“We look, obviously, upstream, as we would call it, at the oil and feedstocks markets, so we understand what’s happening in that area. But we also– because the chemical industry is in the middle of the value chain, you have to be like Janus. You have to look up and down at the same time, otherwise one of these big boys catches you out.
“And so we look downstream. And we particularly look at autos, at housing, and electronics, because those are the big three applications. And of course, they’re pretty big for investors as well. So we see the relative balance between what’s happening upstream, what’s happening downstream, where is demand going, and then we see what’s happening in the middle of that chain, because that’s where we’re getting our data from.
“As the chart shows, our data matches pretty well to IMF data. It shows changes in capacity utilization, which is our core measurement. If if you go back and plot that against history from the IMF, there is very, very good correlation. So what we’re seeing at the moment– and really, we’ve been seeing this since we did the last interview in November— is a pretty continuous downturn.
“One would have hoped, when we talked in November, we were talking about the idea that things have definitely cooled off. Some of that was partly due to the oil price coming down. Some of that was due to end of year destocking. Some of that was due to worries about trade policy. Lots of different things, but you would normally expect the first quarter to be fairly strong.
“The reason for this is that the first quarter– this year, particularly– was completely free of holidays. Easter was late, so there was nothing to interrupt you there. There was the usual Lunar New Year in China, but that always happens, so there’s nothing unusual about that.
And normally what happens is, that in the beginning of the new year, people restock. They’ve got their stock down in December for year end purposes, year end tax purposes, now they restock again. And of course, they build stock because the construction season is coming along in the spring and people tend to buy more cars in that period, and electronics, and so on.
“So everything in the first quarter was very positive. And one wouldn’t normally be surprised to start seeing stock outs in the industry, particularly after a quiet period in the fourth quarter. And unfortunately, we haven’t seen any of that. We’ve seen– and this is worth thinking about for a moment– we’ve seen a 25% rise in the oil price because of the OPEC Russia deal, but until very recently we haven’t seen the normal stock build that goes along with that.”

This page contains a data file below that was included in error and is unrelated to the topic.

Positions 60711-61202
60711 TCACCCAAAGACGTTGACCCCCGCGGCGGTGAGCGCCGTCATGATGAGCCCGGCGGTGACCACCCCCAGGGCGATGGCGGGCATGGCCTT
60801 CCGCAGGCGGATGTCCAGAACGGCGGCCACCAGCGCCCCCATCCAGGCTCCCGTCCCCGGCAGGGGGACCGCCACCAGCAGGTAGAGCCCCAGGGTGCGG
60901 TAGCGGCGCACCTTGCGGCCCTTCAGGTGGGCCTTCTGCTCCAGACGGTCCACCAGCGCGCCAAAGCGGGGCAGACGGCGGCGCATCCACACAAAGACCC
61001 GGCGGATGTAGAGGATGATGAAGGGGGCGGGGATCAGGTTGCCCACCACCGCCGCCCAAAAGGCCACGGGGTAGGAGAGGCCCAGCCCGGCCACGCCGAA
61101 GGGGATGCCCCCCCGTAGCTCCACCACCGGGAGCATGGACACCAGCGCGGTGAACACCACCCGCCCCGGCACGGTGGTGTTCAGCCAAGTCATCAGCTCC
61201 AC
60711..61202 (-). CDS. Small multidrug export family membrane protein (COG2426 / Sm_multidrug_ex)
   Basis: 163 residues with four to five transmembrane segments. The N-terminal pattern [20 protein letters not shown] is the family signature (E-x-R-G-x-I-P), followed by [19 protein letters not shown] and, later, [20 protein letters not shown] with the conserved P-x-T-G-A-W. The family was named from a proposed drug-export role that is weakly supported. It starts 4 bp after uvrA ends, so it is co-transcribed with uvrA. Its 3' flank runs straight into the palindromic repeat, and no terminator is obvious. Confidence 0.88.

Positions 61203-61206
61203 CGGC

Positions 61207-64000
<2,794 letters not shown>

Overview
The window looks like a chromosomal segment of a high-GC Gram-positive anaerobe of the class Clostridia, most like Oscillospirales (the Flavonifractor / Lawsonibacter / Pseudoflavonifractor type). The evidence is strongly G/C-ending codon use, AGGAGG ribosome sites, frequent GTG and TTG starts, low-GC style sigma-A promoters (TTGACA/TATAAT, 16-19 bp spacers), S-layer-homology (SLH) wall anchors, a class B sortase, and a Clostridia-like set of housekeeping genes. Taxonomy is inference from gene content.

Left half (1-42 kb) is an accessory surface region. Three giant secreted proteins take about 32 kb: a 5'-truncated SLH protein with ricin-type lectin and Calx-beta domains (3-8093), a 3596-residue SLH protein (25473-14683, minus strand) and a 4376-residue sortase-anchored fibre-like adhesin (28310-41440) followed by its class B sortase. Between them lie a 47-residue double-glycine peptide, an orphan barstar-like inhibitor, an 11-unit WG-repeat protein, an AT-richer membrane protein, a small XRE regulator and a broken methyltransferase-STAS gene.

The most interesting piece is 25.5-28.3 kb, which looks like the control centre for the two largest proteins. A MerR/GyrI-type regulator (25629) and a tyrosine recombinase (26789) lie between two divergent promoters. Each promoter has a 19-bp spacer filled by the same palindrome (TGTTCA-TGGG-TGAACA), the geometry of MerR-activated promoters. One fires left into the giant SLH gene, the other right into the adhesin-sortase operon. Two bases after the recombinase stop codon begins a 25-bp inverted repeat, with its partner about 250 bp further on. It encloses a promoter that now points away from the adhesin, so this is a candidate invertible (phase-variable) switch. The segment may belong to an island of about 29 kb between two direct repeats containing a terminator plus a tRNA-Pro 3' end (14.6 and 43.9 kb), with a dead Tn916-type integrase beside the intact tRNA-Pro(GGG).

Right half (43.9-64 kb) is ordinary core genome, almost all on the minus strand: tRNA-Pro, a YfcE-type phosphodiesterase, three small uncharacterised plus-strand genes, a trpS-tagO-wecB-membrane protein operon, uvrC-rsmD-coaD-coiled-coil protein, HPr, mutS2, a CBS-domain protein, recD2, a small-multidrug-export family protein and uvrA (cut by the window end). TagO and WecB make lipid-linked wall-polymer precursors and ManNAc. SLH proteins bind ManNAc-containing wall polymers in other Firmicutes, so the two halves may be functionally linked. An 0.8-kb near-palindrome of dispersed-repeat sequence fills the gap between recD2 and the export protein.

As we note in this month’s pH Report, however, this picture is now finally changing as concern mounts over oil market developments – where unplanned outages in Venezuela and elsewhere are adding to the existing cutbacks by the OPEC+ countries. Apparent demand is therefore now increasing as buyers build precautionary inventory against the risk of supply disruption and the accompanying threat of higher prices.
In turn, this is helping to support a return of the divergence between developments in the real economy and financial markets, as the rise in apparent demand can easily be mistaken for real demand. The divergence is also being supported by commentary from western central banks. This month’s IMF meeting finally confirmed the slowdown that has been flagged by the chemical industry since October, but also claimed that easier central bank policies were already removing the threat of a recession.
We naturally want to hope that the IMF is right. But history instead suggests that periods of inventory-build are quickly reversed once oil market concerns abate.